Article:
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Kosovo has signed a $237 million agreement with a United States government agency to boost its energy sector, promote women's participation, and boost development.
President Vjosa Osmani’s office on July 28 said the agreement with the Millennium Challenge Corporation (MCC) was signed a day earlier in Washington.
Osmani said that the signing of the Compact Program will help solve urgent issues in the energy sector that the country is facing.
"The $236.7 million deal, which is the largest energy investment made in our country in decades, will help create flexibility and stability in the electric grid, enabling greater integration of renewable resources, as well as the development of skills that will contribute to increasing the participation and engagement of our women in the energy sector and in the labor market," Osmani said during the signing ceremony, where the executive director of the MCC, Alice Albright, was also present.
“Today, the U.S.A. through the MCC reaffirmed its steadfast support for our new republic and its willingness to help us advance further in terms of sustainable economic development,” Osmani said.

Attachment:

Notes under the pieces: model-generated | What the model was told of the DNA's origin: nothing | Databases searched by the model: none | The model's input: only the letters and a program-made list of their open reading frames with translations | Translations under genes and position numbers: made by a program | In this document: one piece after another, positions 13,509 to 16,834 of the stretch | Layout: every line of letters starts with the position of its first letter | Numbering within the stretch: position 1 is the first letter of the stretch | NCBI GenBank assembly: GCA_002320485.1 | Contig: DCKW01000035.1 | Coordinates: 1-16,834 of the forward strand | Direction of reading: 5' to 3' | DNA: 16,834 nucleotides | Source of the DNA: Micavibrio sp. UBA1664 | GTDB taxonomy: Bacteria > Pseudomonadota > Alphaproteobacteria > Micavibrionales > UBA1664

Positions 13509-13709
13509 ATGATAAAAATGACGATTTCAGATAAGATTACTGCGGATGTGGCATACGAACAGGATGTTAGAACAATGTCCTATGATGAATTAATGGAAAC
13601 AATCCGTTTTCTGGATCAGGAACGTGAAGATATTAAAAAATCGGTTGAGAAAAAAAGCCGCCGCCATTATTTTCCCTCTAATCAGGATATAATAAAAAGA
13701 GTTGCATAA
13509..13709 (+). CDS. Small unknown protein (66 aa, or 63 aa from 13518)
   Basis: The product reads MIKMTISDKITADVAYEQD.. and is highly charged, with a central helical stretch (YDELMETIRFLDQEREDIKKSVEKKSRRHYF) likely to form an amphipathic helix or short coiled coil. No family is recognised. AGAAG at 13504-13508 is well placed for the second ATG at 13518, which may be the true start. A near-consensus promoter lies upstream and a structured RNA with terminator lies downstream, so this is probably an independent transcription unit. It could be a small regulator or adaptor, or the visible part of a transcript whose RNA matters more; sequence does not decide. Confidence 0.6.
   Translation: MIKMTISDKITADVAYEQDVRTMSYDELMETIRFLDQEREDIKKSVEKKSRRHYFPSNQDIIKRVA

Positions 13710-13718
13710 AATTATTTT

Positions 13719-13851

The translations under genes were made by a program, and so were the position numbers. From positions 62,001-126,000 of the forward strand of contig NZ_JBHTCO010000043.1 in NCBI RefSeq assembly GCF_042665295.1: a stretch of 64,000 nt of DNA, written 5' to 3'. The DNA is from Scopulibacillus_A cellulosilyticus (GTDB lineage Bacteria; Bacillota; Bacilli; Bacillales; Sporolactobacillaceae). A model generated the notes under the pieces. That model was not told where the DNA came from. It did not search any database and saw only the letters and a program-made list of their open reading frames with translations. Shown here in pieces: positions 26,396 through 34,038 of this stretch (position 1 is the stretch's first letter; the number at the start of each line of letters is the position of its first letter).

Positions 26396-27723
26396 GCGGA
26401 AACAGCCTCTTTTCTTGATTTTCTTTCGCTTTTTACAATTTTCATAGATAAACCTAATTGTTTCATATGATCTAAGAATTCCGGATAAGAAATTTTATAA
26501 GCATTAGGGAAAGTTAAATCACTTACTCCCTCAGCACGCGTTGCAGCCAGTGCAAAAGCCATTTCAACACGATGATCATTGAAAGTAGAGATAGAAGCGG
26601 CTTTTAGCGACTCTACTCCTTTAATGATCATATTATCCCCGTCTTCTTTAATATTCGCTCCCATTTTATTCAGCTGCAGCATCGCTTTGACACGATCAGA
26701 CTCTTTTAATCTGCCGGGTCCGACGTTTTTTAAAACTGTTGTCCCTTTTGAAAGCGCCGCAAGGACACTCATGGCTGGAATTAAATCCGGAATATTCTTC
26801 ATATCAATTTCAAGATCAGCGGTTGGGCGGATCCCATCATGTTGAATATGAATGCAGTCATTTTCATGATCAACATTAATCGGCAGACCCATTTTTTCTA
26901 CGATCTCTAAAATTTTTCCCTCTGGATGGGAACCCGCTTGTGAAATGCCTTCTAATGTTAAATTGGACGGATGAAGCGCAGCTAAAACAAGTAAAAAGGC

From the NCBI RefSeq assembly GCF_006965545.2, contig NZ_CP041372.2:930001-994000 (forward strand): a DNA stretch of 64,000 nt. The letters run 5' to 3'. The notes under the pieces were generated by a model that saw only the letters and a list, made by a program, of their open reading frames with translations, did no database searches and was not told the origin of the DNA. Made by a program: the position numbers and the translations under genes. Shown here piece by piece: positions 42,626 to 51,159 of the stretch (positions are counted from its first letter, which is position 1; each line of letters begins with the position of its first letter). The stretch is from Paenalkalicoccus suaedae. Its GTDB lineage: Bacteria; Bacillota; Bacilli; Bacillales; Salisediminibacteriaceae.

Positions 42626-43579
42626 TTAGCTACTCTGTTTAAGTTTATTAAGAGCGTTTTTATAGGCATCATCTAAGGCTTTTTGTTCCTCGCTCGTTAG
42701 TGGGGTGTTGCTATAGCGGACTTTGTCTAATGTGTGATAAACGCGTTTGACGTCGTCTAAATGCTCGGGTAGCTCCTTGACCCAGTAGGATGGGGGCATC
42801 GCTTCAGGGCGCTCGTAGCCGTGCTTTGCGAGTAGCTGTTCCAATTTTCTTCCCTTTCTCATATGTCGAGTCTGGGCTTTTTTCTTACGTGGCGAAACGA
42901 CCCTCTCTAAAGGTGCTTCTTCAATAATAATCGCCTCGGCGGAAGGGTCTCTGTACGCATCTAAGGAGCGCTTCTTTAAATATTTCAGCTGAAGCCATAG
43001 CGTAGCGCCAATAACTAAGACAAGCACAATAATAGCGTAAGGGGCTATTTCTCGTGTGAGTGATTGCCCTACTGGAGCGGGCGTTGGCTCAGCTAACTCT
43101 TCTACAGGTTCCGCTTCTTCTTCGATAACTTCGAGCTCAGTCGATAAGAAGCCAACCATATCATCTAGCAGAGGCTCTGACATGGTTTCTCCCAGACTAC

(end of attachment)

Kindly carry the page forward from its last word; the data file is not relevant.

Kosovo, where energy production is mainly based on coal, is confronted with a deep crisis due to rising global energy prices, although it has so far only slightly increased the power price for consumers.
“This signing represents…our commitment to work together to build modern, sustainable energy solutions which will benefit nearly 2 million Kosovars,” Albright said.
Two years ago, the MCC implemented another $49 million program to support Kosovo.
Kosovo was an autonomous region of Serbia until an armed uprising in 1998-99 by the ethnic Albanian majority population triggered a bloody crackdown by Belgrade. A NATO bombing campaign to force Serbia’s troops out of Kosovo ended the war.
Belgrade refuses to recognize Kosovo’s 2008 declaration of independence despite more than a decade of efforts in mediation from the European Union.
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